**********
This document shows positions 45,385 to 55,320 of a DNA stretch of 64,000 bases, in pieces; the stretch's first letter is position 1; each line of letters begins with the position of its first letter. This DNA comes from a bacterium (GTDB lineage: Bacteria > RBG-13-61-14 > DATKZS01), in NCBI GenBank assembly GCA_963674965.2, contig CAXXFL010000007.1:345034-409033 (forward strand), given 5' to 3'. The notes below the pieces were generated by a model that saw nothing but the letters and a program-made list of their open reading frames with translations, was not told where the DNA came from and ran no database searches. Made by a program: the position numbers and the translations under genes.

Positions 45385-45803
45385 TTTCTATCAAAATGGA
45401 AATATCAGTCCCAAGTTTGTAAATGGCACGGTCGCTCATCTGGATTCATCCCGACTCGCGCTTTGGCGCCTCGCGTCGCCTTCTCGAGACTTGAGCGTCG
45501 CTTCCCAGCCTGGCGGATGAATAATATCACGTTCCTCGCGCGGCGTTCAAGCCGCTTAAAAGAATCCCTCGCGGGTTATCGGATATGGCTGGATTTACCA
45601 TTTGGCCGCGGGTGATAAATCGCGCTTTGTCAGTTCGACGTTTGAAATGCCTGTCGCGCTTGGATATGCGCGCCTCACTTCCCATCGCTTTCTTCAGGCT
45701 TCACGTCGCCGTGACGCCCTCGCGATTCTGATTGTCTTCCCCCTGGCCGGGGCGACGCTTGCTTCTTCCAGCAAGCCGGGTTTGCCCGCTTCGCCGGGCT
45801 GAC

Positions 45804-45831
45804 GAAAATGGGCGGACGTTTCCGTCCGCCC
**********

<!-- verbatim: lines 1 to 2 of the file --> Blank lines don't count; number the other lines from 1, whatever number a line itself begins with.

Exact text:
This document shows positions 45,385 to 55,320 of a DNA stretch of 64,000 bases, in pieces; the stretch's first letter is position 1; each line of letters begins with the position of its first letter. This DNA comes from a bacterium (GTDB lineage: Bacteria > RBG-13-61-14 > DATKZS01), in NCBI GenBank assembly GCA_963674965.2, contig CAXXFL010000007.1:345034-409033 (forward strand), given 5' to 3'. The notes below the pieces were generated by a model that saw nothing but the letters and a program-made list of their open reading frames with translations, was not told where the DNA came from and ran no database searches. Made by a program: the position numbers and the translations under genes.

Positions 45385-45803